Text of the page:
North America Is Rattling: There Have Been 81 Significant Earthquakes In Alaska So Far In 2019 – End Of The American Dream
Something is happening to our planet. The mainstream media is not talking much about this, and the experts assure us that everything is going to be just fine, but the truth is that we have been witnessing an unusual amount of seismic activity all over the world. Up until just recently, most of the shaking has been elsewhere on the globe, and so it has been easy for most Americans to ignore. But now North America is rattling, and that isn’t going to be so easy to brush aside. In fact, 2019 has barely even gotten started and the state of Alaska has already been hit by 81 significant earthquakes…
Alaska notoriously experiences a lot of seismic activity, and in the first nine days of 2019 has been shaken by 81 earthquakes of a magnitude 2.5 or higher according to the United States Geological Survey. Of these, five have been magnitude 4.5 or higher, with one reaching magnitude 6.1. This huge quake took place 54km south-southwest of Tanaga Volcano on January 5.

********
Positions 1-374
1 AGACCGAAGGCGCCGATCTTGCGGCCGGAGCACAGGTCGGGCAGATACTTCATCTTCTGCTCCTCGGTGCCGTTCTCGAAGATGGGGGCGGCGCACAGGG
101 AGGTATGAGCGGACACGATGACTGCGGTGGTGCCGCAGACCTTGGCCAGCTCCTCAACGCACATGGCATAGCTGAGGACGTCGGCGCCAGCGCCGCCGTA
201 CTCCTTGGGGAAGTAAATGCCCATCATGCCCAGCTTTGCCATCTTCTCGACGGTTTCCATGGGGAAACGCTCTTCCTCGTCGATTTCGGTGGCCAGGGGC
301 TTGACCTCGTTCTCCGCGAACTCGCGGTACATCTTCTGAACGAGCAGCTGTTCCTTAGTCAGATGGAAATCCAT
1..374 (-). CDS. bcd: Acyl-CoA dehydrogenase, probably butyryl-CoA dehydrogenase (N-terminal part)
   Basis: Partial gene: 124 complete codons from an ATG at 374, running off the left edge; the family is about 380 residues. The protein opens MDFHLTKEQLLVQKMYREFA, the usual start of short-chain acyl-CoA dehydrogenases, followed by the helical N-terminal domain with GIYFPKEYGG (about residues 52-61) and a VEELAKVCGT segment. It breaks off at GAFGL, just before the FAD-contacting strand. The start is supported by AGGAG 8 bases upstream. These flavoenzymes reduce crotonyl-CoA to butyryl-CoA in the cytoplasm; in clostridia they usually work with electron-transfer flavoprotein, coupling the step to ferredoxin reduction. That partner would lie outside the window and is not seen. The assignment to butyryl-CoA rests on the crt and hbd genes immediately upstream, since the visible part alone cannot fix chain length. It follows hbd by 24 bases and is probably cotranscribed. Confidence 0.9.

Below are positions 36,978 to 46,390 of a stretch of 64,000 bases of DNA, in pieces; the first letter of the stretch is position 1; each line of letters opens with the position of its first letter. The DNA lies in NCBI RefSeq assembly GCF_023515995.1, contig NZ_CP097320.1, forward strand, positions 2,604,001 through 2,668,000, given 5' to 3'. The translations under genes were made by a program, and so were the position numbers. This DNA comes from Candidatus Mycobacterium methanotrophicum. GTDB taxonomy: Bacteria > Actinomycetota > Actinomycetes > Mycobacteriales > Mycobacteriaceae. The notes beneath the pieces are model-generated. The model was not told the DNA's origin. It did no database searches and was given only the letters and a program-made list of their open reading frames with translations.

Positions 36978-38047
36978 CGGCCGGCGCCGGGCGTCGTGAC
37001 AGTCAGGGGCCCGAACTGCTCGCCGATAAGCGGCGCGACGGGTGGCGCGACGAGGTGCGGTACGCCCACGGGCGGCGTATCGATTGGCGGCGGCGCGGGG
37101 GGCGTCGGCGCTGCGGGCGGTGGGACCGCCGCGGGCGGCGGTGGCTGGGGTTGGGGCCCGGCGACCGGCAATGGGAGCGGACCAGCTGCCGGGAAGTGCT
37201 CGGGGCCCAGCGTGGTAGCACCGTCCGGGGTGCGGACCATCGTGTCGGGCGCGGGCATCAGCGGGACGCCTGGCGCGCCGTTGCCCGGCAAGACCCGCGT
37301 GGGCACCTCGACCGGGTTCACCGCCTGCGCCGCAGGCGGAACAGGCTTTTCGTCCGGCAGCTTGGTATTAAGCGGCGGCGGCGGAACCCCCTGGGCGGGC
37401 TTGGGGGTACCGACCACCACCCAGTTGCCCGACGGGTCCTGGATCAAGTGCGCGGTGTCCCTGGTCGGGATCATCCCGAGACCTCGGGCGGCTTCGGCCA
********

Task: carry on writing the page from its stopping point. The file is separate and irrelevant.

Is this normal?
No, of course it is not normal. And the heightened seismic activity that has been taking place all along the Ring of Fire is not normal either. Just ask the people that were devastated by the massive tsunami that just hit Indonesia.
We live at a time when major Earth changes are taking place, and this has tremendous implications for all of us. In particular, the hundreds of millions of people that live along the perimeter of the Pacific Ocean need to understand that the Ring of Fire has entered a perilous new phase. If seismic activity continues to escalate, we could soon be talking about major disasters in which millions of people suddenly die.
Sadly, I am not exaggerating about that one bit.
Thankfully the southern coastline of Alaska is not heavily populated, because that is where one of the most dangerous subduction zones in the entire world is located…
It is located along the notorious Ring of Fire, a horseshoe-shaped arc in the Pacific Ocean which joins the Pacific and North American plates.
This area – where two of the Earth’s tectonic plates meet – is marked by zones known as subduction zones.